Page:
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Originally published at The Bee Hive. You can comment here or there.

Feb. 13th, 2008

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Wondering what to do for Valentine’s Day? (In the Nashville area, that is)

I bet there are a lot of posts out there that offer suggestions for how to spend your chilly February 14th, and ordinarily mine would be “stay snuggled up in bed” but since my mom is going to be in town, I needed something a little better suited to mixed company. So here’s my suggestion:

Valentine Celebration
AN EVENING OF GREAT LOVE SONGS

featuring
Matraca Berg - Suzy Bogguss - Raul Malo - Gretchen Peters
with Orchestra Nashville - Paul Gambill, conductor

Grace Chapel
in Leiper’s Fork

We’re actually going to the Friday night show, and I’m sure it’ll be amazing. Gretchen, as I’ve mentioned once or twice before, lives in our neighborhood and is a fantastic songwriter. Matraca Berg is, well, only one of my songwriting heros, and Suzy Bogguss and Raul Malo are wonderful singers and songwriters whom I respect and admire very much.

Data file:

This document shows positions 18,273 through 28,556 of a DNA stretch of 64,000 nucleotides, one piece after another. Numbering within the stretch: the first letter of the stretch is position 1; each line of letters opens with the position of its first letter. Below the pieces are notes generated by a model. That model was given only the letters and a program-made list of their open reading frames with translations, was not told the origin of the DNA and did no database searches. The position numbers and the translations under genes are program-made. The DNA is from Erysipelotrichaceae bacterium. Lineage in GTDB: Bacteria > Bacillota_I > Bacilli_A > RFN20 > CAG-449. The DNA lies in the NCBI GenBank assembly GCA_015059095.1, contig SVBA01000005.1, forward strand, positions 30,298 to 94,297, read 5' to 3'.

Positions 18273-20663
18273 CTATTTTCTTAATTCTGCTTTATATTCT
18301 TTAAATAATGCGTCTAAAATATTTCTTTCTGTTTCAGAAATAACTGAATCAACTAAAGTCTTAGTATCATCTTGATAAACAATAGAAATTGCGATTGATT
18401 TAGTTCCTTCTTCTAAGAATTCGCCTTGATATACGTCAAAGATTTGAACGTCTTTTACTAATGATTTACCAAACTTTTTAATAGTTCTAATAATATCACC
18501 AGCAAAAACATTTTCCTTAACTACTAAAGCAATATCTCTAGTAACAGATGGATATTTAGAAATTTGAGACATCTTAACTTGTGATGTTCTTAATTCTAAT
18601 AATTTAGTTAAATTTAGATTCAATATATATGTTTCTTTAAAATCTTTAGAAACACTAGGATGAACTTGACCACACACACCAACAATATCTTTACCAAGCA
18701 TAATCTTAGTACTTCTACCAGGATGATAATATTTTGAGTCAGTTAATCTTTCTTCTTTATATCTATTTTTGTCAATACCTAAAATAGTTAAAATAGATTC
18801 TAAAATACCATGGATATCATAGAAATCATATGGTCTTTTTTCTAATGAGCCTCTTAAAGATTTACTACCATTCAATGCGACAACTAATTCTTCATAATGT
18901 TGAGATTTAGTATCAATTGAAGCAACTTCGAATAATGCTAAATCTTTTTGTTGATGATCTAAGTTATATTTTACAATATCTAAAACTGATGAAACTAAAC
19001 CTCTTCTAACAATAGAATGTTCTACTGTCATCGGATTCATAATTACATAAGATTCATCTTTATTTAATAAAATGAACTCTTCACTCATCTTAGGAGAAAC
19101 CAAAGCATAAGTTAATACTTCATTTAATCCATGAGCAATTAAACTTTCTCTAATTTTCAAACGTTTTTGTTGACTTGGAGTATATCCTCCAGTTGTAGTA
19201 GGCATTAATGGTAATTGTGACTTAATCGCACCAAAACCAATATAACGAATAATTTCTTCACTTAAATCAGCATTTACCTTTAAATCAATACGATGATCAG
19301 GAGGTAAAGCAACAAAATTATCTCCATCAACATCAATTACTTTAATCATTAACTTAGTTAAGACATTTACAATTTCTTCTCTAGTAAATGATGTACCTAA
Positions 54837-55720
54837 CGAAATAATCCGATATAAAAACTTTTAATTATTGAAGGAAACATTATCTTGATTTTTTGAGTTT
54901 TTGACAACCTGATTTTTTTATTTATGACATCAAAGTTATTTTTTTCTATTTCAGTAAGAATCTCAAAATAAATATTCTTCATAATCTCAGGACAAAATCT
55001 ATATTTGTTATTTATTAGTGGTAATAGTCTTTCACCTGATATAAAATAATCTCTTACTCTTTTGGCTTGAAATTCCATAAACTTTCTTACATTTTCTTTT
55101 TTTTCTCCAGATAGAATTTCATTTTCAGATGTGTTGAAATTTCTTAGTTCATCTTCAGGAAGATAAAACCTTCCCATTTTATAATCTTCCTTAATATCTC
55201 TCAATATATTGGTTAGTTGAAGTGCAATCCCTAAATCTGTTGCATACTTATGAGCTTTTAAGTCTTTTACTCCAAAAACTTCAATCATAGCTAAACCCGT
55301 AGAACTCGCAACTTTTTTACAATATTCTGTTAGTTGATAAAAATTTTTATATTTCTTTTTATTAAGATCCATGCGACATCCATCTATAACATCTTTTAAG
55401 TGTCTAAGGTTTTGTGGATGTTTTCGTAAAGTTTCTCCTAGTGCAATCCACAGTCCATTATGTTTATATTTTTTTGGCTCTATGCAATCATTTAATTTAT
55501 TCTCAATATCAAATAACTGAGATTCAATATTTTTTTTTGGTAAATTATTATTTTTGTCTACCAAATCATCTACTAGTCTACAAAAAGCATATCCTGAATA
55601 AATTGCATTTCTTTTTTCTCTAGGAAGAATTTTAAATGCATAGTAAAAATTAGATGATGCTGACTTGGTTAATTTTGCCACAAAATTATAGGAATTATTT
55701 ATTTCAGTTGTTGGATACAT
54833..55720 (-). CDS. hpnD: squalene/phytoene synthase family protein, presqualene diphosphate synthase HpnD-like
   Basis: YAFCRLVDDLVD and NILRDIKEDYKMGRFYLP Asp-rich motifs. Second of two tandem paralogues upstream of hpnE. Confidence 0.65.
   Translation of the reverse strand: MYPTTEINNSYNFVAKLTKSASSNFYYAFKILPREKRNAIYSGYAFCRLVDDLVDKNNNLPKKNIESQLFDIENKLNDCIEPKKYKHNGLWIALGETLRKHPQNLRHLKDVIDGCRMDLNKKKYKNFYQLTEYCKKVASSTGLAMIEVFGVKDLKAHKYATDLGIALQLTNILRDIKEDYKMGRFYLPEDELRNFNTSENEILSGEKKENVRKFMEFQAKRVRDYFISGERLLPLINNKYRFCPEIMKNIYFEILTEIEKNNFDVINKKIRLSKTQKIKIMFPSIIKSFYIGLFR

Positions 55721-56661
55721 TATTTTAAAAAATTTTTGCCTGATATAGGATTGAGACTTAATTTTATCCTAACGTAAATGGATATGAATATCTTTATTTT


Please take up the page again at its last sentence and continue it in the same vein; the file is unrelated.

And what’s even more wonderful is this: the publicist for the show has offered a 15% discount for folks using the promo code ‘honeybowtie’. Seems he saw my link posted a few weeks ago and wanted to reassure me that it would indeed be “something good to do.”

I told my mom, and she’s excited. Karsten and I can’t wait.

And I hope to see you there, too!

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Originally published at The Bee Hive. You can comment here or there.

Jun. 17th, 2007

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Long term relationship = communication shorthand

him: I need to see a movie with lots of explosions and death.
me: Oh, did you call your dad?

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Originally published at The Bee Hive. You can comment here or there.

Nov. 11th, 2006

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Veterans Day ponderings

It’s Veterans’ Day, and it’s my niece’s birthday. Prior to last year, that was a point most often acknowledged by the joke about how, the day my niece was born, it was also Labor Day for my sister. Last year, the overlap gained new significance as my dad — her grandfather — had just died (on 11/5), and was to be buried in a veterans’ cemetary. The funeral was on 11/10. I thought a lot that day about how hard my niece’s birthday the next day would be for her. In fact, one of my most daunting challenges all that week was trying find a birthday card that said the right variation on “hope you have a happy birthday anyway.”